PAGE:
The first meeting of the Steering Group was held at Hotel Thistle Haydock in St Helens, on 23rd August 2009. Besides deliberating on a number of organisational matters, it was decided that in the run up to the setting up of the proposed union, supporters of the idea of a union in the profession will coordinate and function under a charitable structure Vet4BVU. It was also decided that Veterinary Nurses be included in the proposed union and that they should be represented in the Steering Group. In a subsequent meeting at the same venue, it was decided that other staff working in veterinary workplaces should also be included in the proposed union.
Kate Wallis, Birmingham based RVN and Jane Butler, Brighton based RN & RVN were the first RVNs to join the Steering Group. Jane continued to provide support for many years.
Soon Vets4BU was launched as a Community Group with its own logo and a website with a closed forum for discussions amongst the members of the group. The Vets4BVU made its first formal public appearance in the exhibition at the BSAV Congress 2010 in Birmingham. In anticipation of the formation of the Union, Vets4BVU played an active role in responding to various issues within the profession, including responding to various consultations by the RCVS.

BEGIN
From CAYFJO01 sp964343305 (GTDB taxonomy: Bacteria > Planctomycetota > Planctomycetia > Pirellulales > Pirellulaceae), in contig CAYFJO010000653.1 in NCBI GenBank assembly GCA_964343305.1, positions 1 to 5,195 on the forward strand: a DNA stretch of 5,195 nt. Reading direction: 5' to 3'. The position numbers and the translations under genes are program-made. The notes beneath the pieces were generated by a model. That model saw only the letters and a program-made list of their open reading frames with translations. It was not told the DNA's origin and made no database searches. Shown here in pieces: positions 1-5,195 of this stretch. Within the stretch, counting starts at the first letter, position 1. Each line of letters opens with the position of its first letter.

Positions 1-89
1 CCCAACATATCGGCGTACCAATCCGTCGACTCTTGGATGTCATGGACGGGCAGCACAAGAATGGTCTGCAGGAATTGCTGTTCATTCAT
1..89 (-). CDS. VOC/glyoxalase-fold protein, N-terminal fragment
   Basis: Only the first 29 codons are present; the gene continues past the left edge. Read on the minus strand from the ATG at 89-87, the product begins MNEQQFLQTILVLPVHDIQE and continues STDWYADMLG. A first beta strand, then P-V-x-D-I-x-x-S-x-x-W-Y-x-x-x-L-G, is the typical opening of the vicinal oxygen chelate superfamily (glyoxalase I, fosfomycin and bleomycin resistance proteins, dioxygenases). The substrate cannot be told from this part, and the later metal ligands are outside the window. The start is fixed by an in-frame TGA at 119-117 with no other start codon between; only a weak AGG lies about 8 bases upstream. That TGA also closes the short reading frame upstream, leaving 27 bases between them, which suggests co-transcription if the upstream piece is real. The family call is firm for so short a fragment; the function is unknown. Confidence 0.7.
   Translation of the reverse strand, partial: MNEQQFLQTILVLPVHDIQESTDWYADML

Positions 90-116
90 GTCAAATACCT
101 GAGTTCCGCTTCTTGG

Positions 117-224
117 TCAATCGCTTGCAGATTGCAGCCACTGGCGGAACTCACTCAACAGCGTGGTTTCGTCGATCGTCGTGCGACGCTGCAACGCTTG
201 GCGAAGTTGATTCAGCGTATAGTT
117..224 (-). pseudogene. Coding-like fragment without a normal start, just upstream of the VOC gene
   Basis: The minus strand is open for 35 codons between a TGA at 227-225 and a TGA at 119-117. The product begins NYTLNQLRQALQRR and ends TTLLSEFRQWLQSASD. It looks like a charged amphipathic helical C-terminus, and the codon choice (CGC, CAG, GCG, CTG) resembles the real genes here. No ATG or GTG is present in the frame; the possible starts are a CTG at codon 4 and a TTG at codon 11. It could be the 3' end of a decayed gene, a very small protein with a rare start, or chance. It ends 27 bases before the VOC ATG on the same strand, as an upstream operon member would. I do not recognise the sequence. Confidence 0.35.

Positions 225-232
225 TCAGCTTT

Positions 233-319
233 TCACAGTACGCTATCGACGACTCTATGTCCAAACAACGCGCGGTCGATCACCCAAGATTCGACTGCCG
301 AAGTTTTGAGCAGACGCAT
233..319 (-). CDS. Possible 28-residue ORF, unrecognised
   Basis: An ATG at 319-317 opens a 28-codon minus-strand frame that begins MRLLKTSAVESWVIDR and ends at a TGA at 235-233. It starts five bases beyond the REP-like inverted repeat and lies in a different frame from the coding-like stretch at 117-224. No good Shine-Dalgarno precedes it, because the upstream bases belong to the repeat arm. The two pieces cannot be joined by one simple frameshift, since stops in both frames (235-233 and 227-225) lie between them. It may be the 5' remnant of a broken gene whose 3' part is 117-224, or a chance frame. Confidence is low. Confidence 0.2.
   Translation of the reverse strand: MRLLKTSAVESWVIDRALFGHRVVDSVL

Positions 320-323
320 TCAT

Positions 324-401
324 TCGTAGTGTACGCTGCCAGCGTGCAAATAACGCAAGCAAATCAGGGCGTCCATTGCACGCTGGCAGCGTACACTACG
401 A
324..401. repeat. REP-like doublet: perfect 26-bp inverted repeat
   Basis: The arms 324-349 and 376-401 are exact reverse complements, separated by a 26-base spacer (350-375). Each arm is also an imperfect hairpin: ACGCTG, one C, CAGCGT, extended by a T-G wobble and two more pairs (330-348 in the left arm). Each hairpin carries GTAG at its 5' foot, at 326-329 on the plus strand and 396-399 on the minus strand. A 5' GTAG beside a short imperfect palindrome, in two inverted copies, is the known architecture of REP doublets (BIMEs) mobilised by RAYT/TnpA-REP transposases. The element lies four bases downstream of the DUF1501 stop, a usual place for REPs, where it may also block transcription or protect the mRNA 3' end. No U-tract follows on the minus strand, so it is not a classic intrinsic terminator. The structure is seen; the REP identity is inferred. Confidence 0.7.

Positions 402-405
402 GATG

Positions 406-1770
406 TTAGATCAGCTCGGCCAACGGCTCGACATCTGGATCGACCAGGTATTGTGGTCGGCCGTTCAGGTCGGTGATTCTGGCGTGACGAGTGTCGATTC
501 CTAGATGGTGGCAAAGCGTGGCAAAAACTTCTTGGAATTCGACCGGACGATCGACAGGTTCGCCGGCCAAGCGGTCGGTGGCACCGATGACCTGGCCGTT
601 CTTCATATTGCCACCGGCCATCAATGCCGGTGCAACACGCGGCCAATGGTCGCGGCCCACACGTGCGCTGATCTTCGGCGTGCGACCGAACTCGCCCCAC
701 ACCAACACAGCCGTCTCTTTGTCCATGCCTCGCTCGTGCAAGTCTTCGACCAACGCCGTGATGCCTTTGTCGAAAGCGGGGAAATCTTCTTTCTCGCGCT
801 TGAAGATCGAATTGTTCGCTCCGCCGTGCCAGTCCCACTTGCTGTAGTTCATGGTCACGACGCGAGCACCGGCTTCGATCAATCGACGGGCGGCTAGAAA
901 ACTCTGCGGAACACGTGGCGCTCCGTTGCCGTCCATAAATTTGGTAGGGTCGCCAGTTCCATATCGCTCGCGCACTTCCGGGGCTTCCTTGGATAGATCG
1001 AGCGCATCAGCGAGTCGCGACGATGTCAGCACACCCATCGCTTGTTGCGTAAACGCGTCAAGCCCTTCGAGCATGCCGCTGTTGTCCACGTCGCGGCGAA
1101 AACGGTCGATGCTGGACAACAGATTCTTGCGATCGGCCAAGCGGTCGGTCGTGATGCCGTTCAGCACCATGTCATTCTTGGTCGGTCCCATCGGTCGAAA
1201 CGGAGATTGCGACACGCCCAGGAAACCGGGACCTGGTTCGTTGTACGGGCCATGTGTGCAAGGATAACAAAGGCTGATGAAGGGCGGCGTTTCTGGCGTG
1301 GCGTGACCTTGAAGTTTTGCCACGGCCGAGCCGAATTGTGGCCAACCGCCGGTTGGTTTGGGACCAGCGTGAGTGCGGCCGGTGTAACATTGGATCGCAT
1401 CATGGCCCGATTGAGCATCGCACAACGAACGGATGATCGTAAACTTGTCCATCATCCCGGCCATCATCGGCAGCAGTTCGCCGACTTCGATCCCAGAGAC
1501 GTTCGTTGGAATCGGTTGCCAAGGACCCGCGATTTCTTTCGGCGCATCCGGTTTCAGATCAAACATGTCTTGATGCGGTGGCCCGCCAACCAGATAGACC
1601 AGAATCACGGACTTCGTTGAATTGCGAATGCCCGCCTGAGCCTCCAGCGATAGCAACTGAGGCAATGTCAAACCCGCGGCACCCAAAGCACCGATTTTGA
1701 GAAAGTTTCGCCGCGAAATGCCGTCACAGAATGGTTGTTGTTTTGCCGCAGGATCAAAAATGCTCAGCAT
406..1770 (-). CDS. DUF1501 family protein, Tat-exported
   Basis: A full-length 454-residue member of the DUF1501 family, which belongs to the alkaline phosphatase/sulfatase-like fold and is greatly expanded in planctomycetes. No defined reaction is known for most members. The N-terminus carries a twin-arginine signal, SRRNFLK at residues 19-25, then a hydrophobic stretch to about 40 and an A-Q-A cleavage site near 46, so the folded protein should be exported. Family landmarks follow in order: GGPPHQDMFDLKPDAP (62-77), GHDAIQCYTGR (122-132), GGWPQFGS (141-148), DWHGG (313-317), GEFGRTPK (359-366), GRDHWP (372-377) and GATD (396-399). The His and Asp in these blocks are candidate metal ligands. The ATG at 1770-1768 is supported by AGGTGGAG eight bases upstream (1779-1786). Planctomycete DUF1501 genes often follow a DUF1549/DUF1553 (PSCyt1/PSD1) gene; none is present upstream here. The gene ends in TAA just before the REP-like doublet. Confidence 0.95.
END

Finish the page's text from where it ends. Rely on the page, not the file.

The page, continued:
The call for the creation of a union triggered an unprecedented debate in veterinary press on working conditions of veterinary professionals and the need for a union. In Feb 2009, Veterinary Practice reported that it was ‘inundated with responses to the call for a new body to represent veterinary staff’. In an article in August 2009 issue of the same periodical, president of the BVA wrote “You’d have to have been hiding under a rock not to have noticed the debate in these pages and elsewhere about a veterinary union..” The debate continued to rage for over three years during which over a hundred recorded letters, reports and articles dealing with the subject of a union for the profession appeared in veterinary press. Readers of these publications would appreciate that objective of winning the case for a union in the profession was heading in the right direction. Veterinary periodicals in France and Australia also reported about the UK campaign to create a veterinary union.